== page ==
• Fosberg, F.R. and Sachet, M.-H. (1983). Henderson Island threatened. Environmental Conservation 10(2): 171-173.
  • Fosberg, F.R., Sachet, M.-H. and Stoddart, D.R. (1983). Henderson Island (south-eastern Polynesia): summary of current knowledge. Atoll Research Bulletin 272. 53 pp.
  • Oldfield, S. (1987). Fragments of Paradise. Pisces Publications, Oxford. 192 pp. ISBN: 0950824550
  • Paulay, G. (1987). Comments on the Pitcairn Islands. Unpublished report. 2 pp.
  • St John, H. and Philipson, W.R. (1962). An account of the flora of Henderson Island, South Pacific Ocean. Transactions of the Royal Society of New Zealand 1: 175-194.
  • Serpell, J., Collar, N., Davis, S. and Wells, S. (1983). Submission to the Foreign and Commonwealth Office on the future conservation of Henderson Island in the Pitcairn Group. Unpublished Report, WWF-UK, IUCN, ICBP. This report has 24 letters annexed to it in support of the report's conclusions that settlement on the island would be inappropriate.
  • Sinoto, Y.S. (1983). Analysis of Polynesian migrations based on archaeological assessments. J. Soc. Océanistes 39: 57-67.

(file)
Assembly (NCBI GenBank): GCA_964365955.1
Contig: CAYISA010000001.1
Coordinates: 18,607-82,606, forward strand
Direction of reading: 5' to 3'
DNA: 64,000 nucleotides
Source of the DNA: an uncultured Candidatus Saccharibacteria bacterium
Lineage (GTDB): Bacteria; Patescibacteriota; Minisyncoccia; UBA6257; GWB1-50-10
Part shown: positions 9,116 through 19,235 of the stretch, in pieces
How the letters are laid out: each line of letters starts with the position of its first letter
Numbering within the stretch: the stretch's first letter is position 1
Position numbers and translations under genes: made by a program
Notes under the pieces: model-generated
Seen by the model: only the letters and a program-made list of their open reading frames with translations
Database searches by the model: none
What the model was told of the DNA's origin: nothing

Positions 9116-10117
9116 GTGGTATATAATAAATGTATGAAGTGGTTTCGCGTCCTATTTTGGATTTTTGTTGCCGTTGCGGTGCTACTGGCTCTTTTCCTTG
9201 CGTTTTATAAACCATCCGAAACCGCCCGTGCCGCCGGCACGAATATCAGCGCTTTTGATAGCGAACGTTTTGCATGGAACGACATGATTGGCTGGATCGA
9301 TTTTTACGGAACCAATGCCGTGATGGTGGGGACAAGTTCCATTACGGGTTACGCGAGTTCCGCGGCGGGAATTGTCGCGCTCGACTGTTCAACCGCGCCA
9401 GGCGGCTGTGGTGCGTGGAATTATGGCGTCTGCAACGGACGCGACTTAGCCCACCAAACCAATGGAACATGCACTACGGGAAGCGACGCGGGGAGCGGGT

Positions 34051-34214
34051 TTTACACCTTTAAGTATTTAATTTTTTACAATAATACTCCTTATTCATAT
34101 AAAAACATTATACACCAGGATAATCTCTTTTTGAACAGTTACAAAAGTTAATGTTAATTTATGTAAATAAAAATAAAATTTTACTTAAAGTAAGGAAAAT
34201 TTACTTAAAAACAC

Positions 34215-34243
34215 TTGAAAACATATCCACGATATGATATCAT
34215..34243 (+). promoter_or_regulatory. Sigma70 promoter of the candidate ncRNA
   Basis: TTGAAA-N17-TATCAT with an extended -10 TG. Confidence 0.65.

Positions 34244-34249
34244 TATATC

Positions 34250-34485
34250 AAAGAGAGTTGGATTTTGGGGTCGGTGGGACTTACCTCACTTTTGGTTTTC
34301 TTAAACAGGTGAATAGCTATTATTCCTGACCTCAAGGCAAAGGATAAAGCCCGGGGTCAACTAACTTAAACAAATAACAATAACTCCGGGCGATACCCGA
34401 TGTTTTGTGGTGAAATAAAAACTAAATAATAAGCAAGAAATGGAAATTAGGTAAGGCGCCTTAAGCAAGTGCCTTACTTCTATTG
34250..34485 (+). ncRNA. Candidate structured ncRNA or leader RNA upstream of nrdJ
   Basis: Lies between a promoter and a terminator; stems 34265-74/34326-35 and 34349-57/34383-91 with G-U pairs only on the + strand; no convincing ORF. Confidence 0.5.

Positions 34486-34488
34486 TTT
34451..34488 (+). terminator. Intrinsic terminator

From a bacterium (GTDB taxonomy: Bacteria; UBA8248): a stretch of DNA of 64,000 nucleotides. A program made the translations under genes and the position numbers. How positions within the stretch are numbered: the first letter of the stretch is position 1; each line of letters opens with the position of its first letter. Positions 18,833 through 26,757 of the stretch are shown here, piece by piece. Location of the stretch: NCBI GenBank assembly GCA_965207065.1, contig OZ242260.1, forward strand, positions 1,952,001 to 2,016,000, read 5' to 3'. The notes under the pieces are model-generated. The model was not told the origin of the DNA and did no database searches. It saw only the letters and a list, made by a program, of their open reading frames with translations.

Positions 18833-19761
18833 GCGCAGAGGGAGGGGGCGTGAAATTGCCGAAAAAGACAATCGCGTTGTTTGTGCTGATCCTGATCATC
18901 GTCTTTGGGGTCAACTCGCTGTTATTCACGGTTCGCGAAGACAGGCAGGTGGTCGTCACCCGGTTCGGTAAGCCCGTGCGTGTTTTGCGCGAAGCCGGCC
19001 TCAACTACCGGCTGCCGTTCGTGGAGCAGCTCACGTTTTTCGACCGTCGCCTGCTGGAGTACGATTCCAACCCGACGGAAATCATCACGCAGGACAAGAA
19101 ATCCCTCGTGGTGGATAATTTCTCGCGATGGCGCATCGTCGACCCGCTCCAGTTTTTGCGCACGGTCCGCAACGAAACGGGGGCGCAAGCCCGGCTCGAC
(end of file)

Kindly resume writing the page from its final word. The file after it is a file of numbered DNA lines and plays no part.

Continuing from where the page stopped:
• Steadman, D.W. and Olson, S.L. (1985). Bird remains from an archaeological site on Henderson Island, South Pacific: Man-caused extinctions on an "uninhabited" island. Proceedings of the National Academy of Science, USA 82: 6191-6195.
  • UNEP/IUCN (1988). Coral reefs of the world. Volume 3. Central and Western Pacific. IUCN, Gland, Switzerland and Cambridge, UK/UNEP, Nairobi, Kenya. 329 pp. ISBN: 2880329582
  • Williams, G.R. (1960). The birds of the Pitcairn Islands, Central Pacific Ocean. Ibis 102: 58-70.

Disclaimer: This article is taken wholly from, or contains information that was originally published by, the United Nations Environment Programme-World Conservation Monitoring Centre (UNEP-WCMC). Topic editors and authors for the Encyclopedia of Earth may have edited its content or added new information. The use of information from the United Nations Environment Programme-World Conservation Monitoring Centre (UNEP-WCMC) should not be construed as support for or endorsement by that organization for any new information added by EoE personnel, or for any editing of the original content.



M, U. (2008). Henderson Island, United Kingdom. Retrieved from http://www.eoearth.org/view/article/153475